Artists Illustrating Boys' Fashions: Joseph Wright (England, 1734-97)


Figure 1.--The Synnot children were painted in 1781. They are the children of Walter Synnot of County Armagh in Ireland. They are Maria, Walter and Marcus. The boys appear to be wearing early versions of a skeleton suit, but with knee breeches. Note that one boy wears a pink suit.

Joseph Wright is sometimes referred to as Wright of Derby. He was an inovative paintr who is noted for the artistic treatment of industrial subjects. He lived and workjed in Derby which was at the centr of England's industial develoment. He is also knon as particularly gifted in his ability to depict artificial light. He did several notable portraits, including some of children. Both the industrial paintings and portraits help provide us fascinating glimses of English life in the late 18th century, including fashions.

Parents


Childhood

He lived and workjed in Derby which was at the centr of England's industial develoment.

Education

Wright trained as a portrait painter in the studio of Thomas Hudson during the 1750s. He did several several excellent portraits, often of industrialists and their famlilies--including some of the children.

Career

He was an inovative paintr who is noted for the artistic treatment of industrial subjects. He is also knonw as particularly gifted in his ability to depict artificial light. Some of his depictions in industril settings are done by moonlight or candlelight. The scenes are a novel mixture of machinery of the new industril age in a rather romantic setting. His industrial painting date from 1763 and include "The Air Pump" and "Orrery". One of his most noted worls is "The Alchymist in Search of the Philosophers' Stone Discovers Phosphorus," (1771) which exhibits a particulary brilliant use of artificil light.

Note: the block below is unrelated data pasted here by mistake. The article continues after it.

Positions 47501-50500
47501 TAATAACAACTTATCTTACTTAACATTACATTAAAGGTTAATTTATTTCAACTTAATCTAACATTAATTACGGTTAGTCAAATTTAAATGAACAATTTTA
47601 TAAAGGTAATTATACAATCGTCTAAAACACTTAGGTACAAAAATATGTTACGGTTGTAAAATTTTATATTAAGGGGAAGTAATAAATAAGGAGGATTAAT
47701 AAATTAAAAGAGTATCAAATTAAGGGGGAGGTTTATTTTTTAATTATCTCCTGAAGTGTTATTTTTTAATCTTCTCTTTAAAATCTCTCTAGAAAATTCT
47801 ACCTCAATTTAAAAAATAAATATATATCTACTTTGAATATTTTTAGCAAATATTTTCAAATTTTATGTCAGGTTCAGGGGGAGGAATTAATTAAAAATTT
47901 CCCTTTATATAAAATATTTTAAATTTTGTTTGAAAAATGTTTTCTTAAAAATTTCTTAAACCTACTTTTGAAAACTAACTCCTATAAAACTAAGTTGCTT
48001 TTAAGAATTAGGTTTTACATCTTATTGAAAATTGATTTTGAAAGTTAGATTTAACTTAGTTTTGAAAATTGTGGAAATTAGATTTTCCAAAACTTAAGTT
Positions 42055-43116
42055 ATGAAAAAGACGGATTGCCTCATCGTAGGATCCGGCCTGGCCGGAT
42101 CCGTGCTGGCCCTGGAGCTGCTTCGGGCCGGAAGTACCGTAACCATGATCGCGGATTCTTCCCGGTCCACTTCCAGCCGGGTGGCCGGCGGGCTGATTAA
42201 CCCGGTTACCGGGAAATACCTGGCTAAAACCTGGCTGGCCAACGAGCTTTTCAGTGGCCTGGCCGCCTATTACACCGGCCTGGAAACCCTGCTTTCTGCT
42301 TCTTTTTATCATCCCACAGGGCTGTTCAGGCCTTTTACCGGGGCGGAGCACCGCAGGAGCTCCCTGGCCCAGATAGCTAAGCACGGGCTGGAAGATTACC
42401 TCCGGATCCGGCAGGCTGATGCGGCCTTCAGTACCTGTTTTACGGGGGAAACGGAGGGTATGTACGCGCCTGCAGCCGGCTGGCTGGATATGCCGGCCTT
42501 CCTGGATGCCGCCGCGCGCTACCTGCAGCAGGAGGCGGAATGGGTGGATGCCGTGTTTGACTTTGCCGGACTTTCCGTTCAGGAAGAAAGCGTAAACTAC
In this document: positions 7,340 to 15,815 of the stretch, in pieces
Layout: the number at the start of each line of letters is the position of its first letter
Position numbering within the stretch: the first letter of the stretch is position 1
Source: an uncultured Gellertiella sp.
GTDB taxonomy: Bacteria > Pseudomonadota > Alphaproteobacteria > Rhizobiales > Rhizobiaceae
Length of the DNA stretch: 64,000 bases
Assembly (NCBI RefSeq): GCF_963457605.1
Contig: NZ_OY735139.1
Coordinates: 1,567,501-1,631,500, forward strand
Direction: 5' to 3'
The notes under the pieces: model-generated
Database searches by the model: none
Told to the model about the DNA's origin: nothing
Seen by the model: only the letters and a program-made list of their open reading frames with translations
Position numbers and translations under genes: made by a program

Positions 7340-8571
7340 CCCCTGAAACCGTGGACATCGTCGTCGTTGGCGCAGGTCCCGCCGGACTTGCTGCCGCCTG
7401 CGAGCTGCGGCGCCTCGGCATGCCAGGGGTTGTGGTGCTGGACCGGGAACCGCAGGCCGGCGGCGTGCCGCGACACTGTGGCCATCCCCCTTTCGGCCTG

Portraits

Wright did numerous portraits of important industrialists in Derby and he surrunding area. We note two portraits of children, but thee are probablt more. The fashions show he early dvlopment of skton suits, but ith knee breches rather than long pants.

The Synnot Children (1781)

The Synnot children were painted in 1781. They are the children of Walter Synnot of County Armagh in Ireland. They are Maria, Walter and Marcus. The children are depicted innocently at play. Some art historians suggest that the depiction symbolizes the concerns of many Enlightenment writers about a child's innosence and spirit using the metaphor of freeing a caged bird. The boys appear to be wearing early versions of a skeleton suit, but with knee breeches. Note that one boy wears a pink suit. Both boys have long hair, one boy's hair is very curly. Another generation of Synnot Children very differently dressed was painted by George Richmond.


Figure 2.--Wright painted the children of Hugh and Sarah Wood of Swanwick, Derbyshire in 1789. We do not know the names of the children. Two are clearly boys in early skeleton suits. Presumably the third child is a girl, but girl are not usually depicted playing with cricket balls.

The Wood Children

Wright painted the children of Hugh and Sarah Wood of Swanwick, Derbyshire in 1789. We do not yet know the names of the children. This is a fascinating 18th century portrait showing the great interest in cricket. Note the small-sized cricket bat. Also note that the child in the dress is playng with the ball. Presumably the third child is a girl, but girl are not usually depicted playing with cricket balls. The child wears a white dress and pink sash. The two other children are boys dressed in early skelton suits with knee breeches. The boys wear ruffled open collars which appear to have been very common with these skleton suits. French children at this time were wearing skeleton suits with long pants, but knee breeches seemed more common in the late 18th century England. The boys wear long hair, very similar to the way French boys were depicted at the sam etime.





Christopher Wagner





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Created: My 20, 2002
Last updated: May 20, 2002